Nice Tatas

January 12, 2008

Driving in India is a singularly exhilarating experience. The roads are crushed with cars, auto-rickshaws, motorbikes, and scooters that simply observe no traffic laws whatsoever. They weave through the streets navigating past stray dogs, elephants, cows, and crowds of pedestrians all trying to cut in front of each other as quickly as possible using up any space present. Drivers use horns not so much to vent frustration, but as aural signals to inform neighboring drivers. They act as a kind of bat-like sonar system which, while effective, creates a cacophony of constant honking through the streets. The best way I've found to come to terms with this vehicular anarchy is to simply give in and trust that the driver will deliver me safely. And if you must drive in India, gods help you.

With a population of about 16.5 million, New Delhi now adds 650 vehicles to its roads every day. There are 5.4 million vehicles total in the city and the police estimate five times that much in the next 20 years. The Indian driver's license test is fairly straightforward. First you must turn on the ignition. Then you must drive in a wide circle. Congratulations! You may now drive a car in India. New Delhi issued 300,000 driver's licenses last year and many of these can be obtained simply by paying five times the usual fee (about $40) to an independent broker who will deliver your license to you in about half an hour.

Most of the traffic on the roads consists of scooters and motorbikes which outnumber cars two to one. You can see whole families on scooters careening through the streets -- first a small child, then the father, then another child, then the mother. Women usually ride on the backs of scooters sidesaddle, discretely keeping their legs together and saris intact, but I saw women of all ages navigating their own scooters through the city streets. There's a middle class service industry some of which I noticed getting off work and getting on scooters to head home in large crowds like bikers wearing ties.

Crossing the busy streets in Delhi requires quite a bit of patience and good fortune. Sometimes I had to wait five or 10 minutes just to cross two or three lanes of heavily congested traffic and even that required a dexterous sprint across the road and pleading gestures. It should come as no surprise that half of all fatal road accident victims are pedestrians. Occasionally, vehicles will run over a person sleeping on the streets which I imagine goes unreported more often than not.

Our guide Afsar told us that there were three things one needed to drive in India: a good horn, good brakes, and... "Can you guess what the third one is?... good luck!". It's true. While our car had good brakes and horn, we finally ran out of luck when a scooter hit the side of our car throwing its back passenger on to the sidewalk. Afsar and his driver stopped the car and got out (more to inspect the damage to the car than the well being of the perpetrators). After assessing the damage (which was minor), they brusquely accused the boys of driving too fast as one of the boys limped back painfully to the bike grimacing. In Jaipur we saw a side mirror casually torn off of a scooter by an overbearing auto-rickshaw bouncing along the ground like so many other abandoned mirrors. Such is driving in India.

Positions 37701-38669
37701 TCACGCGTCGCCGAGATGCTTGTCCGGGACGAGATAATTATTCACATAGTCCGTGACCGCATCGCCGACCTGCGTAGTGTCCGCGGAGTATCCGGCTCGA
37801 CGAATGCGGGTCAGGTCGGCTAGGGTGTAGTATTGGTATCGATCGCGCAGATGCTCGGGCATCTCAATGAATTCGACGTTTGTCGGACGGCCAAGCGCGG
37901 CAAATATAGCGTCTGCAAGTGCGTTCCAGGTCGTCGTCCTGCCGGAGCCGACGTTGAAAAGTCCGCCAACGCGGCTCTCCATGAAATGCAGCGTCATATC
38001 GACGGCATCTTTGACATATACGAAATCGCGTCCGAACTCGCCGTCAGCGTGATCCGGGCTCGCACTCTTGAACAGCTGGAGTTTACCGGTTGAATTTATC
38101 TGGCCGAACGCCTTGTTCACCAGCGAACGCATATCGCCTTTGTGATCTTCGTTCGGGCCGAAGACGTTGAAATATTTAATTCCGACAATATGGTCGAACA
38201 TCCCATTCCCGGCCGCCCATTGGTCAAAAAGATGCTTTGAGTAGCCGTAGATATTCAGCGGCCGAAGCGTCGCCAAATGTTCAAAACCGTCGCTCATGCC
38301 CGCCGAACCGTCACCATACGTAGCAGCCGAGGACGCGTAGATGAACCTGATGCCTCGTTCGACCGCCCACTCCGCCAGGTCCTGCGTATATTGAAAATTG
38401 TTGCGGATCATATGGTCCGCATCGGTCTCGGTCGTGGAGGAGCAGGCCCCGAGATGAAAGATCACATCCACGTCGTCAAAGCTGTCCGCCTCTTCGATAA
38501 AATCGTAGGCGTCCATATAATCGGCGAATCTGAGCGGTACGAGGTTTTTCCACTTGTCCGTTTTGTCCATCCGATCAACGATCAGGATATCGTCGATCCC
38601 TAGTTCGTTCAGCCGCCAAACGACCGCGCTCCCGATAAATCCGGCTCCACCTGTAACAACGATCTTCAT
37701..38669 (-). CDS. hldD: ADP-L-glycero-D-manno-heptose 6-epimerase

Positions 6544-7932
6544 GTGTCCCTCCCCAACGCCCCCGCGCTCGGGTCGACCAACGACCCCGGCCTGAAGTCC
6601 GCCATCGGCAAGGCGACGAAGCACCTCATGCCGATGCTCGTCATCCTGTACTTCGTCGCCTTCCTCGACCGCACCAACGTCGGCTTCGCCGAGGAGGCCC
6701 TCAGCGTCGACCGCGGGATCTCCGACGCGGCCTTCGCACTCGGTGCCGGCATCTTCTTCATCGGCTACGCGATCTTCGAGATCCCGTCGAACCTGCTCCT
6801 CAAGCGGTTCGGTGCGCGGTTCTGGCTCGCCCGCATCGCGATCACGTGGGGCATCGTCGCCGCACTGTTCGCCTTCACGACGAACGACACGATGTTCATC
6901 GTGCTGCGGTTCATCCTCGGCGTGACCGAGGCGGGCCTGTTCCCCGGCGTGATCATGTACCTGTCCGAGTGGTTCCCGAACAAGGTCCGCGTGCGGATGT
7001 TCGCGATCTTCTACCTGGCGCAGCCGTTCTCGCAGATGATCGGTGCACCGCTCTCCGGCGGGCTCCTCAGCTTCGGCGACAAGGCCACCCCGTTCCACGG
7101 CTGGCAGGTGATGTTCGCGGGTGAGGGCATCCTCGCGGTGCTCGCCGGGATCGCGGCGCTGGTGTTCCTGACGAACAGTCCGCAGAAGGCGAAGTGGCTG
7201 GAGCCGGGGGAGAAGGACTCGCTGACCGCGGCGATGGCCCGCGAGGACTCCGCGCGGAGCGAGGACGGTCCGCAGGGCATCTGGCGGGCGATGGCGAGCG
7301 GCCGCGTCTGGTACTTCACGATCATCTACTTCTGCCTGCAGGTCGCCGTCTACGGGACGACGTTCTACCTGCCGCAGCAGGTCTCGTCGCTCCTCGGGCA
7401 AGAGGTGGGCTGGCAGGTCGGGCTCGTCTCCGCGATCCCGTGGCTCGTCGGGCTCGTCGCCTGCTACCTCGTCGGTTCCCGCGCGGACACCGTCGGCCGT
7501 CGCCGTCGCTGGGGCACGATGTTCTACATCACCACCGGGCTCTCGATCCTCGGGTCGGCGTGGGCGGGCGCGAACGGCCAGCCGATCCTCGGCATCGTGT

This week Tata Motors unveiled the Nano, the world's cheapest car which retails for $2,500. This will have the unfortunate effect of increasing the amount of drivers on the roads which obviously bodes ill for Delhi traffic and the overall environment. I couldn't help but think that someone should make a short of an American taking a driver's education class to be a rickshaw driver in India. I imagined an obnoxious sign on the auto-rickshaw labelled "Student Driver" and the driver going hopelessly slow unable to make any turns because the traffic was so convoluted. And of course, the older, patient driving instructor would be crammed into the front seat dispensing sagacious advice such as, "Always keep at least one rickshaw's length between you and the next auto-rickshaw," and "Cows always have the right of way."


A. Jesse Jiryu Davis said...

Hah hah! Yes, that's what it's like.

Once when my mother & I were riding an auto-rickshaw through Poona, our driver had to maneuver around a herd of water buffalo who were being driven up the street. One buffalo got its horn stuck inside our rickshaw & nearly speared Mom's thigh before the driver kicked it in the head & convinced it to change course.

In Delhi I used to see camels dragging I-beams through the streets -- the construction crew would attach a wheel to one end of the beam, and attach the other to the camel's hump. Quite effective. As India develops, explosively, the practice appears to have disappeared -- I didn't see any camels in the streets last year. Have you?

-cj- said...

I saw camels in Jaipur hauling some wagons and such which is perhaps not surprising being in the desert. But they still seemed fairly common.